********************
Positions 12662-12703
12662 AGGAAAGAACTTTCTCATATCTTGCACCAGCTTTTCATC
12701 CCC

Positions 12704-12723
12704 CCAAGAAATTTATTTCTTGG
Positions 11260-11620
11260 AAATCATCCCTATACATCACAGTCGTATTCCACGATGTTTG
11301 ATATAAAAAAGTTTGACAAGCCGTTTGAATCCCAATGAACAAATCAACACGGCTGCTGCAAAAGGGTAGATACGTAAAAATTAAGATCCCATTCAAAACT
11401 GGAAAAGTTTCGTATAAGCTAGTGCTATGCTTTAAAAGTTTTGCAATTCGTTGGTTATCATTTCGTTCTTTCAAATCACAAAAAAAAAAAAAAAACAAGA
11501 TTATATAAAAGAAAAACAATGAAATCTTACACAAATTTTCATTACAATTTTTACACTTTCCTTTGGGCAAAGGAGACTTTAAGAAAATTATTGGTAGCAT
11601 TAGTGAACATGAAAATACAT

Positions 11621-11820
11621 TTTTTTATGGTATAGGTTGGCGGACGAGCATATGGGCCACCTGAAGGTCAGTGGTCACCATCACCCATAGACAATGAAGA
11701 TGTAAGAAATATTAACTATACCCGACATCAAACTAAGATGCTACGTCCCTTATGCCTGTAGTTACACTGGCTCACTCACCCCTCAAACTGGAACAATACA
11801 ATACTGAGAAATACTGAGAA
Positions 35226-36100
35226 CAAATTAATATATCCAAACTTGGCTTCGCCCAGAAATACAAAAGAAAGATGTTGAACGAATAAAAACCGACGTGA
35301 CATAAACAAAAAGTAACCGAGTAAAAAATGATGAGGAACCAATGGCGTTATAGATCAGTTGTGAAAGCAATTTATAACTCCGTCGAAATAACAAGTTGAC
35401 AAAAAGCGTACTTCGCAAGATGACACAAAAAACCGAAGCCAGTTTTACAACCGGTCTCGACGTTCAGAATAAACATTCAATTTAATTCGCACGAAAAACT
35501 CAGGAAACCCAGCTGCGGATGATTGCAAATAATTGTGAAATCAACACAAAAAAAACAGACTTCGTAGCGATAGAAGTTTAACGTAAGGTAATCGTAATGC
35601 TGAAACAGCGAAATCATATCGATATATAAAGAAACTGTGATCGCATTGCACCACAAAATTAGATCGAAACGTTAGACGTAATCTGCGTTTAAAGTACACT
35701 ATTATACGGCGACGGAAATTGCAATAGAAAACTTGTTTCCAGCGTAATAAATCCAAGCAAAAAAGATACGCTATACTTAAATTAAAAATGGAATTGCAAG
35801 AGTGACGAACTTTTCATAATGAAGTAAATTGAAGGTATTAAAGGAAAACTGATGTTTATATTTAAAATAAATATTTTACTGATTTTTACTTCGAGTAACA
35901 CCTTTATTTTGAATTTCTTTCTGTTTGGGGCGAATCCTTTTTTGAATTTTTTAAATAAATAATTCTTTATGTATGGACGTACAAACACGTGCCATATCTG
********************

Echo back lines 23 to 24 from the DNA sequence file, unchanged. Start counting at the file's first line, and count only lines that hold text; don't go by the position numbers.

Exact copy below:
35801 AGTGACGAACTTTTCATAATGAAGTAAATTGAAGGTATTAAAGGAAAACTGATGTTTATATTTAAAATAAATATTTTACTGATTTTTACTTCGAGTAACA
35901 CCTTTATTTTGAATTTCTTTCTGTTTGGGGCGAATCCTTTTTTGAATTTTTTAAATAAATAATTCTTTATGTATGGACGTACAAACACGTGCCATATCTG